Stephen F. Austin State University

Gregg Judge McHaney paved way for good roads (November 2017)

Gregg Judge McHaney paved way for good roads

By Van Craddock

In 1915, Gregg County voters approved a $300,000 bond election to build 100 miles of "good roads" in Gregg County. The bond issue passed by a six-to-one margin thanks to the efforts of County Judge J.H. McHaney, who has been called the "Father of Gregg County Roads."

Americans in 1915 had fallen in love with "horseless carriages." Henry Ford produced almost 250,000 Model T touring cars that year, average price $490.

Problem was, a hundred years ago most roads in East Texas were little more than wagon ruts. The highways were muddy in winter and dusty in summer.

Fortunately for residents, Gregg County Judge J.H. McHaney knew good roads were a necessity if East Texans were to prosper in the early twentieth century.

Judson Holloway McHaney was a lawyer, planter and cotton gin owner. From 1909-1916 he was county judge, then served as Gregg's county and district attorney from 1917-1928.

McHaney covered the county convincing businessmen and farmers to support the March 1915 road bond election, which passed easily.

"Gregg County's roads are already known all over East Texas as the best in this section," said the Henderson Times after the election, noting Gregg was "ten years ahead of Rusk and adjoining counties … Good roads are one of the best investments a county can make."

In May 1915, the county bought a new road-building machine capable of grading "six miles per day. The machine will be run over all public roads a year if necessary," reported the Longview Times-Clarion.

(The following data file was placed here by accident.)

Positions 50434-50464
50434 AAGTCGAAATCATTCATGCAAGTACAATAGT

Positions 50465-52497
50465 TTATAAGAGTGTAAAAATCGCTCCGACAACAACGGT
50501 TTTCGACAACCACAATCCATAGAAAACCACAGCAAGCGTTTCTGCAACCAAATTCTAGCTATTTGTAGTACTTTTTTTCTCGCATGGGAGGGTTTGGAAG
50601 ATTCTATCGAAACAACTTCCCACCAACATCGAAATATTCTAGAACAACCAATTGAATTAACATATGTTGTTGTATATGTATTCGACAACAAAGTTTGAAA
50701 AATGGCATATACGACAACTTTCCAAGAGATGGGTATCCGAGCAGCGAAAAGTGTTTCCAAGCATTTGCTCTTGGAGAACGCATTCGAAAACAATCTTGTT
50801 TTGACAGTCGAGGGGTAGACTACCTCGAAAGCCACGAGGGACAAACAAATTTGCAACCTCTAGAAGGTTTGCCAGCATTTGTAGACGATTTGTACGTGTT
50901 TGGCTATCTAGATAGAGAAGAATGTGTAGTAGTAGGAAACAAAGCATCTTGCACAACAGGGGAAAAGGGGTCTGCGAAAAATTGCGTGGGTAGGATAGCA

By October that year, McHaney had organized six "rural and town clubs" into a "county confederation for the beautification of the highways that are being constructed," said the Times-Clarion.

McHaney wasn't just interested in improving Gregg County roads. Regional and even national highways were needed in East Texas, the judge said. In 1914, McHaney was elected president of the Texas, Louisiana and Arkansas Highway Association, an organization to create a "division of the trans-continental highway through Eastern Texas."

By the following year the Dixie Overland Highway passed through Gregg County. One Texas newspaper noted the Dixie Overland was "the shortest and most direct road east and west connecting the Atlantic Ocean with the Pacific, and the most accessible road the year round."

Known as the "Broadway of America" in its early years, the Dixie Overland began at Savannah, Ga., passed through Jackson, Miss.; Shreveport, La.; Longview, Dallas, Fort Worth, Sweetwater, El Paso, Phoenix, Ariz.; and ended in San Diego, Calif.

Judge McHaney's efforts paved the way but it wasn't until 1920-1921 that the first paved road was laid through Gregg County. It was, according to Gene McWhorter's 1989 book Traditions of the Land a "16-foot-wide strip of asphalt" laid through the county on what later became U.S. 80.

After the 1915 highway bond projects had been completed, the Times-Clarion reported that "an automobile party" had motored over from Smith County to Longview. When the touring cars reached one of the smooth Gregg County roads, "a little boy exclaimed, 'Oh momma, we are riding on the sidewalk!"

In late 1926 the Dixie Overland Highway was commissioned as U.S. 80 from coast to coast. The highway ran some 2,800 miles.

Most of the early route was surfaced with gravel, sand-clay and topsoil although about 800 miles were paved with brick, concrete or "bituminous macadam," which featured compacted layers of small stones and rocks cemented into a hard surface.

Judge McHaney died in December 1931, still urging Gregg countians to build more roads, this time because of the new East Texas Oil Field boom.